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Great Depression Online Archive Issue:

For Sale: European Autonomy

Great Depression Online
Long Beach, CA
January 18, 2011

Inside This Issue You Will Discover…

*** The Scourge of Europe
*** Another Property Mania
*** For Sale: European Autonomy
*** And More

The Scourge of Europe

In the late 15th century things were looking up in Spain.  With the capture of the Emirate of Granada in 1492, Spain completed the Reconquista of the Iberian Peninsula…ending the last remnant of a 781-year presence of Islamic rule.  And if that wasn’t enough, that same year, in a voyage funded by Isabella, Christopher Columbus discovered the new world. 

Soon after, Spain emerged as the first world power. 

Early on, their good fortune appeared limitless.  For the next 200-years, Spanish treasure fleets transported vast riches of gold, silver, spices, tobacco, and agricultural goods, from the Spanish Empire in the Americas to Spain.  But alas, the bounty was not without consequences.

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Market Myths Exposed eBook 


Overtime the flow of wealth to Spain became an expected entitlement and the influx of riches proved not to be a blessing, but a curse.  Like the spoiled heirs of a family fortune, or an unprepared lottery winner, Spain squandered its wealth through a succession of misadventures.  Wars of succession, Hapsburg inbreeding, Napoleonic rule, Spanish-American War, Civil War, and much more, drained Spain’s resources and undermined their empire. 

By the late-18th century Spain had fallen into irreversible decline and for the next 250-years was the scourge of Europe.

Another Property Mania

At the dawn of the new millennium the sun was finally shining on Spain again.  On January 1, 2002, Spaniards traded in their pesetas for euros.  Seemingly overnight, credit in Spain was priced at about par with Germany…kicking off an economic boom.

Soon euphoric images of limitless wealth returned to the Iberian Peninsula.  Not since Spanish Galleons loaded to the hilt with gold filled the Cadiz harbor had the population of Spain been so ecstatic.  And not since Hernan Cortes toppled the Aztec Empire had Spaniards been granted so many opportunities to ruin themselves.

So it was, with their newly found cheap credit, that Spain went about creating a mess of things like most nations did during the first decade of the 21st century…with an epic and enthusiastic property mania.  What’s more, as property prices reached extraordinary heights foreign trade deficits exploded too. 

Somehow, after all the years of economic flailing, Spain wasn’t suspicious of this cheap money or the speculative intoxication that followed.  Predictably, a severe property led recession landed on Spain’s shores in 2008; things turned ugly quick. Unemployment spiked from 7.6 percent in October 2006 to 18.7 percent at the end of May 2009.  But that’s not the half of it…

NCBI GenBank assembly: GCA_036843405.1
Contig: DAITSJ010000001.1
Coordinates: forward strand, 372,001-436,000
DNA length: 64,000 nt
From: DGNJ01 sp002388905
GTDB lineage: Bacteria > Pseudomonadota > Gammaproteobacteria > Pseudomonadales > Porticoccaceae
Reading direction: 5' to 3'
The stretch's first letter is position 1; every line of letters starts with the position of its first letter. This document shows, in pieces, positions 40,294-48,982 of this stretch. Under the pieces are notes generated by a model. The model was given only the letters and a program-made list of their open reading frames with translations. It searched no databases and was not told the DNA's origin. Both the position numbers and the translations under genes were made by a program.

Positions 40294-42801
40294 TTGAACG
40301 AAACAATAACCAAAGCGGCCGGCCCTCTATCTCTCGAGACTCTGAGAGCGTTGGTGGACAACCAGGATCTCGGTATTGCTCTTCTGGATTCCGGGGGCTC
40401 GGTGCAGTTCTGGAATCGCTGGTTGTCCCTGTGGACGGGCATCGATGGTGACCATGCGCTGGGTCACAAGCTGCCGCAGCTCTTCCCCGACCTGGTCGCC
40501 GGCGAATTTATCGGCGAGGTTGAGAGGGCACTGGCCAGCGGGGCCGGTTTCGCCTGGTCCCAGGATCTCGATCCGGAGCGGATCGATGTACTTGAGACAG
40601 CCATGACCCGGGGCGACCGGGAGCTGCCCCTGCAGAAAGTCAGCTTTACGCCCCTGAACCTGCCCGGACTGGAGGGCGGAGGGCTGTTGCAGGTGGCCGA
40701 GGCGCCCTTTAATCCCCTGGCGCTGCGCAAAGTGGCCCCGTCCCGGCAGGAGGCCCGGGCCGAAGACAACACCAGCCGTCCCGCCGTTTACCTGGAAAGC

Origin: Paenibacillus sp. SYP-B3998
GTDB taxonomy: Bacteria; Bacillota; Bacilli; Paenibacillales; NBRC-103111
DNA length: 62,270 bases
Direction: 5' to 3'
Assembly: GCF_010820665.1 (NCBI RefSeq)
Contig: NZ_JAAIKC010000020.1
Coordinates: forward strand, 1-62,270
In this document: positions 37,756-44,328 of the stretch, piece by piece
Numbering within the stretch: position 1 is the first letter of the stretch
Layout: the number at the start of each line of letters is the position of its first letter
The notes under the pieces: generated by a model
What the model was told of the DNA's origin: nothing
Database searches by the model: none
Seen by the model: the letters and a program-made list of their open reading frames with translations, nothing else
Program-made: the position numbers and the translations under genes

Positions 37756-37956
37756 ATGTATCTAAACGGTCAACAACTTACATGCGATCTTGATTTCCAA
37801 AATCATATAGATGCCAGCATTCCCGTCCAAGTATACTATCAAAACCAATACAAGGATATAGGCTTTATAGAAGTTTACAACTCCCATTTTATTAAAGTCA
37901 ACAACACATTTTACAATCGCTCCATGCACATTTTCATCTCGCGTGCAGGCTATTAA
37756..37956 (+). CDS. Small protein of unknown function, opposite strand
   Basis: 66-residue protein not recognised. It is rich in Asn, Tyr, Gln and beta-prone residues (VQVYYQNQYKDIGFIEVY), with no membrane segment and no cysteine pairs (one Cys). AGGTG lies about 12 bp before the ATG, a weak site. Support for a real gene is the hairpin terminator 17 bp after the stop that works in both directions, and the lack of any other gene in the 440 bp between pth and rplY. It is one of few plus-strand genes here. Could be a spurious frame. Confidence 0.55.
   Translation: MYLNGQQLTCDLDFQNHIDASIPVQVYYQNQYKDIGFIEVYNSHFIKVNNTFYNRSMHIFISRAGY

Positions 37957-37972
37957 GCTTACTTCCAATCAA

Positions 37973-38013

Now, with Spain’s economy on the fritz and its debt load swelling, Spain’s creditors are getting a little panicky.

For Sale: European Autonomy

Similar to Greece and Ireland, Spain is broke.  They have two options.  Either default on their debt or receive a European bailout with printed money.  The problem, however, is that unlike Greece and Ireland, Spain’s economy is too large for Europe to bail out.

Spain’s GDP, based on 2009 GDP, is $1.4 trillion.  This amounts to nearly double the GDP of Greece, Ireland, and Portugal combined.  Additionally, Spain’s GDP amounts to nearly 12-percent of the entire Eurozone’s GDP.  A bailout of that magnitude could certainly undermine the euro…maybe it could even lead to its end.

“If Spain collapses the way Greece has collapsed I don’t think the European Union has the resources to rescue it,” said Nobel Prize-winning economist Christopher Pissarides last Wednesday.  Such an event, he continued, “might even see the end of the euro as a common currency.”

The next day, Spain – and the Eurozone – averted disaster with the successful auction of about EUR3 billion ($3.94 billion) of five-year bonds.  More notably, China pledged to buy billions of dollars’ worth of bonds in European governments – including Spain.  Why would China do that?

The same reason they buy U.S. Treasuries.  China’s economy can’t afford the collapse of the euro any more than they can the collapse of the dollar.  They need Europe to buy their stuff.

So now, what we have is an implicit Chinese bailout of Spain.  In other words, European autonomy’s for sale.


M.N. Gordon
Great Depression Online

P.S.  During the mania -- when the trend was almost always up -- virtually anything had a good chance to go higher. Investors ignored advice that cautioned against risk, because there was always someone lucking into a moon shot during the insanity.  The S&P index itself – followed by the NASDAQ and other markets – sat at the center of the mania.  Back then, simply being in an index often outperformed other popular strategies.  That’s not the case anymore.  Uncover important myths about the safety of your bank deposits, earnings reports, investing in bubbles, small stocks, inflation and deflation, speculation and more.

Market Myths Exposed

Learn More on Causes of the Great Depression

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